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New 1.00 With C++ Gets Good Reviews

By Polo A. Banuelos

After a one-semester experiment in teaching Introduction to Computers and Engineering Problem Solving (1.00) in the C++ programming language, no decision has been made over whether the class will permanently be taught in the same format. In previous years, 1.00 has been taught in standard C.

Professor of Civil and Environmental Engineering Steven R. Lerman '72, who taught the course in the fall, said that "the current commitment is to continue with this plan through the next year."

A decision may be reached by next fall semester, which will allow faculty and staff time to get used to the new language, Lerman said.

In the interim, however, "we were very pleased and the changes did not present any significant barriers," Lerman said. "I have yet to receive copies of class evaluations, but I feel confident that there were no problems with the class," Lerman said.

This semester, 1.00 will be taught in C as it traditionally has been, he said. "The spring class is usually larger, and it has more freshmen than the fall," Lerman said. "We want people to be able to take the older version of the class, if they want to."

"Most of the interesting programming in the business world is done in C++ these days," Lerman said. "There's definitely been a move toward C++ over the last several years."

C++ is "a language that allows students to build better-structured and more usable code," he said.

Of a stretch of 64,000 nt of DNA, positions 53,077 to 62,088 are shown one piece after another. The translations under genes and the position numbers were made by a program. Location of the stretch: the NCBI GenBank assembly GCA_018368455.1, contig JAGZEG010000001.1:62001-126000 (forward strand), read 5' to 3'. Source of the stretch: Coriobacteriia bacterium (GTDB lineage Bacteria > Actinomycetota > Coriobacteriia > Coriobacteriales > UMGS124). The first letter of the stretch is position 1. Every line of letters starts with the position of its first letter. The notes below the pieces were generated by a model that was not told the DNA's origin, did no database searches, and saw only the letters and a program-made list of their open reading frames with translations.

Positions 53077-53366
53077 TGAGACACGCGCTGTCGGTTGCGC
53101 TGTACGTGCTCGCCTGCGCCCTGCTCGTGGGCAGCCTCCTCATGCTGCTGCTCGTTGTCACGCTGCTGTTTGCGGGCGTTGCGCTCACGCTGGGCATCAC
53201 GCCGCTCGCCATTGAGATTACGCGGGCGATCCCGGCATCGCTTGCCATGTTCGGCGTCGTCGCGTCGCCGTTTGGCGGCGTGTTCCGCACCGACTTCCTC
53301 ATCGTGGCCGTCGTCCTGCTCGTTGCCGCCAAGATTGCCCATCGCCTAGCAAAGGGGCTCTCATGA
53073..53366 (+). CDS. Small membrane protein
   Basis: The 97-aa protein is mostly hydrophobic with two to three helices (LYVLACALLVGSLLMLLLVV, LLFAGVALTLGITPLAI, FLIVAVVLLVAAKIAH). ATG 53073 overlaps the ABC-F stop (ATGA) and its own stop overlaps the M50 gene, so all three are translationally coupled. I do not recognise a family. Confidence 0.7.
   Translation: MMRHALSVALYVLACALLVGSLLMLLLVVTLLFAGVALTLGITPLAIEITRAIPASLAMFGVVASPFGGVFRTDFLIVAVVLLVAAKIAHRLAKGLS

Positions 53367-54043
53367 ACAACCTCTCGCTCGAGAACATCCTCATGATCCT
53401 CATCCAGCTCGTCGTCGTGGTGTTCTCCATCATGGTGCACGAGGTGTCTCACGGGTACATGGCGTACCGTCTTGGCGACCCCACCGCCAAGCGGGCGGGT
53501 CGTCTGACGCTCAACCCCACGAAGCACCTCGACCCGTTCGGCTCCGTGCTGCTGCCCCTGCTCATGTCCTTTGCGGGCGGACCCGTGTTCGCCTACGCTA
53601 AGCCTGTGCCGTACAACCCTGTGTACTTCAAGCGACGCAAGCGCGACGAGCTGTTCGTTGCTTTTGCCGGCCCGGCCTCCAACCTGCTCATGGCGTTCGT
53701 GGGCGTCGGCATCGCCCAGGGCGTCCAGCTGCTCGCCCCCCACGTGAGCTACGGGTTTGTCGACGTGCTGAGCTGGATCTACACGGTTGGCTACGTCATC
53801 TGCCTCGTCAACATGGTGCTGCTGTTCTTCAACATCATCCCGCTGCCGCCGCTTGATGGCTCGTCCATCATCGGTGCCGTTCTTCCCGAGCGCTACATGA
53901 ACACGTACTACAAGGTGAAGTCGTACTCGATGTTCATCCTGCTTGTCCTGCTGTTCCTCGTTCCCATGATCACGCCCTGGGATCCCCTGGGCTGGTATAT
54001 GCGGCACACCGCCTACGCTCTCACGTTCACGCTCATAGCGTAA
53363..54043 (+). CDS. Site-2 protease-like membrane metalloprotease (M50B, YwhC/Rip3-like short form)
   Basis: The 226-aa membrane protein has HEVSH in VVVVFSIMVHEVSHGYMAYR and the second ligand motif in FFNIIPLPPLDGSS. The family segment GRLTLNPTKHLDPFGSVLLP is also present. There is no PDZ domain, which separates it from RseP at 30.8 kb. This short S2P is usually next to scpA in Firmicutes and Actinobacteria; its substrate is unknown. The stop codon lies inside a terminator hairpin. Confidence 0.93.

Still, the overall content of the course in C++ is fairly similar to course in C, Lerman said. "You need to learn some C before you can learn any C++."

However, the use of C++ should also have made some of the early parts of the course simpler because certain things are harder to learn in C, Lerman said.

Only two C++ lectures were added out of the 36 in the course, Lermer said. He also saw no significant change in the grade distribution of the class.

Participants react positively

"The class was a good experience, and we learned along with the students," said Salal Humair G, a teaching assistant for the class. Even though students did have some difficulties with the new format, the teaching assistants were "able to control the chaos."

"Having these extra skills like object orientation will really help in finding a job outside of MIT," said Jonna J. K. Peat '97, a computer science student who took the class last term. She said that she understands the need to eventually upgrade the curriculum in order to keep students competitive.

"C++ is a more common language these days," said Mark N. Pirri '98. "It would seem a more useful class to have it taught" in C++. In addition, "as a more structured language, it teaches a more structured programming style."

Despite its experimental nature, the class "seemed very well organized it seems like it worked quite well," Pirri said.